Finally, defendant is not entitled to a new trial because of the refusal of the court to withdraw a juror when as witness volunteered a reference to insurance. Defendant's witness Sadowski under direct examination testified that he was an automobile mechanic employed by defendant and that he was sent to the disabled Jeep Station Wagon on Haverford Avenue following its collision with a telephone pole. He testified that notwithstanding the disconnected tie rod and 'the bent front wheel and everything' the Jeep could have been driven from the scene of the accident. And when, still on direct examination, he was asked: 'Well then why didn't you drive it away from there?' he answered: 'We ain't allowed to touch it. Its an insurance claim and its a defect in a part may be or so and we have to bring -- ' The witness then was interrupted by defendant's counsel who stated: 'I didn't ask for that'. Counsel however then moved for the withdrawal of a juror which was refused. Since the reference to insurance was brought out by defendant's counsel in examining his own witness, the defendant may not complain especially where as here the reference does not disclose nor could it fairly be inferred therefrom that the defendant was insured against liability of the class in issue in the case on trial. Ellsworth v. Lauth, 311 Pa. 286, 166 A. 855. Cf. Cain v. Kohlman, 344 Pa. 63, 22 A.2d 667.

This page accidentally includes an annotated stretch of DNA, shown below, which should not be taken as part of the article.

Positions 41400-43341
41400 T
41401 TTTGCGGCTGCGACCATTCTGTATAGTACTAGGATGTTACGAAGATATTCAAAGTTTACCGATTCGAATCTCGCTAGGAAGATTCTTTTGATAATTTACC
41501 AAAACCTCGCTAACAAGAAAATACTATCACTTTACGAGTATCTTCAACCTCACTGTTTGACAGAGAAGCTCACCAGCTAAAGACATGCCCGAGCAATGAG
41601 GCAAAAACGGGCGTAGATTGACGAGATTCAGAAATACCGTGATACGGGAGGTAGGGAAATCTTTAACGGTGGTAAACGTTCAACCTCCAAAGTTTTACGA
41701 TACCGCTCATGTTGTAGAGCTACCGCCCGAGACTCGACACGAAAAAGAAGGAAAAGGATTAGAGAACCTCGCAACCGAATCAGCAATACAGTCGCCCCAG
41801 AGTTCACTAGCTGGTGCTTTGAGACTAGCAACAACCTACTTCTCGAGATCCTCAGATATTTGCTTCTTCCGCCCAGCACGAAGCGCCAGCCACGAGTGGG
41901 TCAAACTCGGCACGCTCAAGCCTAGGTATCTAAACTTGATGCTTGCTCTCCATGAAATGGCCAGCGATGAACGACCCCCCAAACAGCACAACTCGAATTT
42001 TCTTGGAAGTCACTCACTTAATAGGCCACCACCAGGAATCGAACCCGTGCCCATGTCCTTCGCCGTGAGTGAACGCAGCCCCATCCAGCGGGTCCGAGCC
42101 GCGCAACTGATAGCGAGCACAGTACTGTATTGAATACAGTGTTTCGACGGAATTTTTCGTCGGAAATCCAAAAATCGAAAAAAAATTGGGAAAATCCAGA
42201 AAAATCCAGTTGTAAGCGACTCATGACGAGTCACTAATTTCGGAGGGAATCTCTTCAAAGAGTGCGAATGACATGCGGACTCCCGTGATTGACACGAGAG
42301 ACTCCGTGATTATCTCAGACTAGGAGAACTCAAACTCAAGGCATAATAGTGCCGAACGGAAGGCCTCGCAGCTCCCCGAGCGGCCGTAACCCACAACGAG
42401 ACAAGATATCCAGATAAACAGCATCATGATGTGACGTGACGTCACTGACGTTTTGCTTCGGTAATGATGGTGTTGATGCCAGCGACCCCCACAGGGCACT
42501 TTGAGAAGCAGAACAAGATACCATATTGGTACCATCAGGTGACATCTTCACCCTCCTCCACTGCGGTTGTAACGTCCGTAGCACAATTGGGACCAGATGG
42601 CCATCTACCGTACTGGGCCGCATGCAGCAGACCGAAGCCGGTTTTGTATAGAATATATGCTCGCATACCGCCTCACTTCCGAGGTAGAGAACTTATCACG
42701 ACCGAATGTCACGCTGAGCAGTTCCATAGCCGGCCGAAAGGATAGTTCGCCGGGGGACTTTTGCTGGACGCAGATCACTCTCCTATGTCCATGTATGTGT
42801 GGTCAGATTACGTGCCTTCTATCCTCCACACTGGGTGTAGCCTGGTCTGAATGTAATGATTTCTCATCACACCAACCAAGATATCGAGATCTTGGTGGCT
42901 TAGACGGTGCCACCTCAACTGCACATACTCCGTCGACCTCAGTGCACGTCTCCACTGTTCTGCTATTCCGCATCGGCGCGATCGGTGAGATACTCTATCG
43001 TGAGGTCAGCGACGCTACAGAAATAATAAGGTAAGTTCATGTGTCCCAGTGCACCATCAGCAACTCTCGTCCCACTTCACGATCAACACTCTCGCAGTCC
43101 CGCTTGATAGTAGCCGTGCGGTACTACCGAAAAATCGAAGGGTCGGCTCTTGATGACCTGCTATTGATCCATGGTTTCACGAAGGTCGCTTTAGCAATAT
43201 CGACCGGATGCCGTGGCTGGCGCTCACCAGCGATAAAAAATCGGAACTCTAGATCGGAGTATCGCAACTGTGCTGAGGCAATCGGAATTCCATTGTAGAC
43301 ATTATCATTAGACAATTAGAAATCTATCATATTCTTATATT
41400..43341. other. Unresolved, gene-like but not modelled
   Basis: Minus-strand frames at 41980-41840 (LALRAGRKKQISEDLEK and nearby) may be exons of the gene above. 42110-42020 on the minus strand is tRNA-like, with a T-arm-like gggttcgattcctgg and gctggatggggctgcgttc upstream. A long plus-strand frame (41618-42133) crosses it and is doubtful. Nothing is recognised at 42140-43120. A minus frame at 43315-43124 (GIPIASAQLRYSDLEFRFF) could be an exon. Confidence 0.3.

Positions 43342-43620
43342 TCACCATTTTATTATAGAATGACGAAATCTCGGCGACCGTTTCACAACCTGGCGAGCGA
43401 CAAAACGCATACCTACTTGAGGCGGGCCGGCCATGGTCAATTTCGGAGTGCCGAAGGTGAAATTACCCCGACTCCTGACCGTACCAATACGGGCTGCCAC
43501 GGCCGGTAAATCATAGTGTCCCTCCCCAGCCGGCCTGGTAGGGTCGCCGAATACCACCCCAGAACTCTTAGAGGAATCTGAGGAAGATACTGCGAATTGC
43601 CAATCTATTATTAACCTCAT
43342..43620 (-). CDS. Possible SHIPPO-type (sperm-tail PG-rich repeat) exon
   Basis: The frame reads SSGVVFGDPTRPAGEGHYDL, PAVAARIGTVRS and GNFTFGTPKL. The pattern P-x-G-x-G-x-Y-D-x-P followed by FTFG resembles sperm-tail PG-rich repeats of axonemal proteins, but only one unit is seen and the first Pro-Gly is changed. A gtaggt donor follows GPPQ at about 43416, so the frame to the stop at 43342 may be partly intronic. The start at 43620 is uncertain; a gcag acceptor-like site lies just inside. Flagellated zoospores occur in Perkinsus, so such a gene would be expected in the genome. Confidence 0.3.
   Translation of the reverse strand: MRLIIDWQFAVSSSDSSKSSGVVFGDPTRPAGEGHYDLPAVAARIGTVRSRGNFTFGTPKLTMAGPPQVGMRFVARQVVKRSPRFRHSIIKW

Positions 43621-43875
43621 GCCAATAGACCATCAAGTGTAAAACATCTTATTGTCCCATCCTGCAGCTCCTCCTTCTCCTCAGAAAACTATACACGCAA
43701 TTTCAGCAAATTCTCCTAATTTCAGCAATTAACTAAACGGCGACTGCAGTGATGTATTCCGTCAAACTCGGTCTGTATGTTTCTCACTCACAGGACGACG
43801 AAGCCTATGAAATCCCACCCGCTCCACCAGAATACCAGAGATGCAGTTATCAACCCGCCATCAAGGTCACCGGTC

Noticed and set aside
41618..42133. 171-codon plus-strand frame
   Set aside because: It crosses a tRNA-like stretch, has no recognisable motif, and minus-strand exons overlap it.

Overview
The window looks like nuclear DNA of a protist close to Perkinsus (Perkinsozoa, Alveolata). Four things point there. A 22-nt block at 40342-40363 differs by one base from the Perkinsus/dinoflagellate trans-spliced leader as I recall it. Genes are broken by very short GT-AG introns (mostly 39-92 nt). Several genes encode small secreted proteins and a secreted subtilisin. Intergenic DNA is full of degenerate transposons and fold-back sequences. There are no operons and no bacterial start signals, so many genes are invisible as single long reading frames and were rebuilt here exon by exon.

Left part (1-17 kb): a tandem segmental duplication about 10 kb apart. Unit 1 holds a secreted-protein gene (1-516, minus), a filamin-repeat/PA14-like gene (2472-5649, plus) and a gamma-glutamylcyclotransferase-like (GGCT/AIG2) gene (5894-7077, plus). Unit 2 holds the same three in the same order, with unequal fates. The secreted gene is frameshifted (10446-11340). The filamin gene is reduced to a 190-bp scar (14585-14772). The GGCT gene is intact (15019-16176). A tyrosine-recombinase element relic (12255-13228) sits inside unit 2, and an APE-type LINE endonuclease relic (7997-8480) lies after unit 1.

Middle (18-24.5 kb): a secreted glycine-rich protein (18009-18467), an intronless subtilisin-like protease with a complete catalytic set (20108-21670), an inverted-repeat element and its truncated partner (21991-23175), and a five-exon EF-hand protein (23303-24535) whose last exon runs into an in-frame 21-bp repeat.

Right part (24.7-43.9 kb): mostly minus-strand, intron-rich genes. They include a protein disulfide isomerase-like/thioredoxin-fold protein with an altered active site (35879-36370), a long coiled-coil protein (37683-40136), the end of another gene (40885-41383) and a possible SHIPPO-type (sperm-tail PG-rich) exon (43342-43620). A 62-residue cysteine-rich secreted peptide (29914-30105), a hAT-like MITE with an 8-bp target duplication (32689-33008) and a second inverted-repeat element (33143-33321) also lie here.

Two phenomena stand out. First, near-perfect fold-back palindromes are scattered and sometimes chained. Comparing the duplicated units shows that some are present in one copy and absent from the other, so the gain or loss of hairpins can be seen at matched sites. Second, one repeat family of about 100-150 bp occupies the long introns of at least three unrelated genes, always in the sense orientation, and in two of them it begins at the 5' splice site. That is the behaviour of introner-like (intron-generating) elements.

In this the last of three trials of this case the issues were adequately submitted to the jury on correct instructions as to the law. We find no reversible error in this record.

Judgment affirmed.

WRIGHT and WOODSIDE, JJ., concur.